None of region’s firms make showpiece scheme’s shortlist

COUNCIL chiefs have defended a shortlist of architects to oversee one of the region’s showpiece regeneration projects which does not include a single company from Yorkshire.

A competition launched by York Council to regenerate the city’s historic Guildhall attracted a total of 36 entries from as far afield as Russia, Malaysia and Vietnam - as well as six firms in Yorkshire.

However, a shortlist was revealed yesterday by the council which includes five contenders that are all from the UK - but none from the region.

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Three of the shortlisted companies are London-based firms, while the remaining two are in Edinburgh and Cumbria.

But York Council’s head of design, conservation and sustainable development, David Warburton, confirmed all the schemes were assessed anonymously and stressed the judging panel had no idea who the authors of each entry were.

He added: “Each scheme was shortlisted on design and merit and the five best schemes were selected.”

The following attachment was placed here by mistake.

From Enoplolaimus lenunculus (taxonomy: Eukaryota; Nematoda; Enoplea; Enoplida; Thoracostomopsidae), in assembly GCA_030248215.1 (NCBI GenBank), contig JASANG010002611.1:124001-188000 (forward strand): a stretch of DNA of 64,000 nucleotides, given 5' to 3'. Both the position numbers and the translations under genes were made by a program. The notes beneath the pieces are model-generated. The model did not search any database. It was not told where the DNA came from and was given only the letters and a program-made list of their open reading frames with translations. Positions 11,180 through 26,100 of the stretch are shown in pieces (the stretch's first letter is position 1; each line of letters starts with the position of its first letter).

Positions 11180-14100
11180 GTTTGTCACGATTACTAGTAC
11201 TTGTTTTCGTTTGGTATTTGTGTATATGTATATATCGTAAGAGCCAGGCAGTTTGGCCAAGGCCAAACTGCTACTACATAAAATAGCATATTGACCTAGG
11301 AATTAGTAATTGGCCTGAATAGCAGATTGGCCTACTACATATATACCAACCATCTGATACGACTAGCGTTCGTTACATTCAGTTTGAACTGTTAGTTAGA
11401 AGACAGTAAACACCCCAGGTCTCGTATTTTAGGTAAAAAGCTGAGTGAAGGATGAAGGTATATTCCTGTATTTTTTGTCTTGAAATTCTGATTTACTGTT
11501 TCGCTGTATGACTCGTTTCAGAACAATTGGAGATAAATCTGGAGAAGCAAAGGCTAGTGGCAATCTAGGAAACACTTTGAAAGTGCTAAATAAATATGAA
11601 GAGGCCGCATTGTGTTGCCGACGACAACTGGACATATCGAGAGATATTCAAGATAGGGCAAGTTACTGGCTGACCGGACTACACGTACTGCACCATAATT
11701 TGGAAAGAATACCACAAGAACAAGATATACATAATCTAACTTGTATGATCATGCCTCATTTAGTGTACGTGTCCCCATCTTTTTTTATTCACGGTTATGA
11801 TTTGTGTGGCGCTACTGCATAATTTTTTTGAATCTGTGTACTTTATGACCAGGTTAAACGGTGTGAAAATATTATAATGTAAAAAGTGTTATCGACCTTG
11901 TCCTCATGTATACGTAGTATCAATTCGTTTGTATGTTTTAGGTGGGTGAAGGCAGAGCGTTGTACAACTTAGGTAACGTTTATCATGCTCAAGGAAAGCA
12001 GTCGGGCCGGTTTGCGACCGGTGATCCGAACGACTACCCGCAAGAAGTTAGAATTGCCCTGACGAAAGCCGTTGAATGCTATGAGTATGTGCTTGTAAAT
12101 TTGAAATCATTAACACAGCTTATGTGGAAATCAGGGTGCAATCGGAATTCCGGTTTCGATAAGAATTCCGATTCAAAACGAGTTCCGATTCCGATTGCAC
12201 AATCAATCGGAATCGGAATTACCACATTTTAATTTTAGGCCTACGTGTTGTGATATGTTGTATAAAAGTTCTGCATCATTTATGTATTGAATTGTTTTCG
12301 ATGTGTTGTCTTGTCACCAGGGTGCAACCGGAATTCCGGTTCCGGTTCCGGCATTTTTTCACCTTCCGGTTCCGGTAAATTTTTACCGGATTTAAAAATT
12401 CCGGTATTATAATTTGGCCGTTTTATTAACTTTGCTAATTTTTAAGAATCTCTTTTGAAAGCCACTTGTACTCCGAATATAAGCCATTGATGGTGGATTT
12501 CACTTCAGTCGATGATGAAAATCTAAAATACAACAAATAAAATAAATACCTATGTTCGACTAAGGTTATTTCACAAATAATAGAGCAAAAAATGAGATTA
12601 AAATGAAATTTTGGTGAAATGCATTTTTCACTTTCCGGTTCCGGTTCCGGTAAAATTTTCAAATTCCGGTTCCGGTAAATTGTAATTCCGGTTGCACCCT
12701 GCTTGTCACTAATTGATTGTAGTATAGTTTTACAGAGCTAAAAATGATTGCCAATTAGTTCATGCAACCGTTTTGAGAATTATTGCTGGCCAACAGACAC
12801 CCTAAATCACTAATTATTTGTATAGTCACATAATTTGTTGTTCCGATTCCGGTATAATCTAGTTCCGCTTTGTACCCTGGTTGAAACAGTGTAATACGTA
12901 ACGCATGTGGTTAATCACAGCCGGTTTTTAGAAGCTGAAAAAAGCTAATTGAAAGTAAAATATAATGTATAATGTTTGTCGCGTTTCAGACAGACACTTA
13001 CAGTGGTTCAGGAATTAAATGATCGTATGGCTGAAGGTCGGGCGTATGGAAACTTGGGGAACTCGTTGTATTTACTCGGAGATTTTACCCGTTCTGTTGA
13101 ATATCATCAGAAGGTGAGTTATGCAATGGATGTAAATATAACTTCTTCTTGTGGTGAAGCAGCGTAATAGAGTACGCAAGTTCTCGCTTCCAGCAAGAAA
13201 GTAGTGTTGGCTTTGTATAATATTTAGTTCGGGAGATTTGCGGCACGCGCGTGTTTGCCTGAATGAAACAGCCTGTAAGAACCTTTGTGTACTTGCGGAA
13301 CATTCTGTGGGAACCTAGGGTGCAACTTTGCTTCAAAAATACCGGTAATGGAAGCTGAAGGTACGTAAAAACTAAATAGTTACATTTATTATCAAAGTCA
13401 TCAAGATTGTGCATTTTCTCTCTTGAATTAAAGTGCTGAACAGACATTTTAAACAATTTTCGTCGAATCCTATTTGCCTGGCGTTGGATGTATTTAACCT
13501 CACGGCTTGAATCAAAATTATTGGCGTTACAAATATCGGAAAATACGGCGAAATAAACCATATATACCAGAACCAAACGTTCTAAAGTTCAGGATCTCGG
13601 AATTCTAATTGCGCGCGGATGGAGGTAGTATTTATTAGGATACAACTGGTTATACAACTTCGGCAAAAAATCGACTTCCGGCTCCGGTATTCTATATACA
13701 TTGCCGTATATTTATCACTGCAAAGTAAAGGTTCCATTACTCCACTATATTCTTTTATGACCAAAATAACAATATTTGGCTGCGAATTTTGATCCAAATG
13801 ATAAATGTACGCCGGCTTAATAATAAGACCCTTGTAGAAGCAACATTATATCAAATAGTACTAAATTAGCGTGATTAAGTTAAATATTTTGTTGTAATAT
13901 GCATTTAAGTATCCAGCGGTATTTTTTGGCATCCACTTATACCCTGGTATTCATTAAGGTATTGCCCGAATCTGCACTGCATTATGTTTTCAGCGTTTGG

The Yorkshire Post revealed in September that the council had launched the competition, which is being run by The Royal Institute of British Architects.

Registered architects are asked to develop ideas for the Guildhall and the adjoining office accommodation as well as transforming its river frontage and a nearby boat yard.

The Guildhall faces an uncertain future after York Council plans to vacate the building and move the city’s civic services to a new multi-million pound headquarters by early next year. While the relocation of the authority’s services to the new base at West Offices have sparked fears that centuries of civic history could be lost forever, the move is seen as vital to securing the Guildhall’s future.

The council, which has stressed it will keep the ownership of the Guildhall, is looking to recruit an outside organisation or trust to oversee the running of the site.

The five companies on the shortlist are Architecture & Urbanism Studio, Jak Studio and Robert Loader Architect which are all based in London, and Nicholas Mills Architect from Edinburgh and SEC JV Architects in Cumbria. The six submissions from Yorkshire were from companies in Halifax, Northallerton, Leeds and York.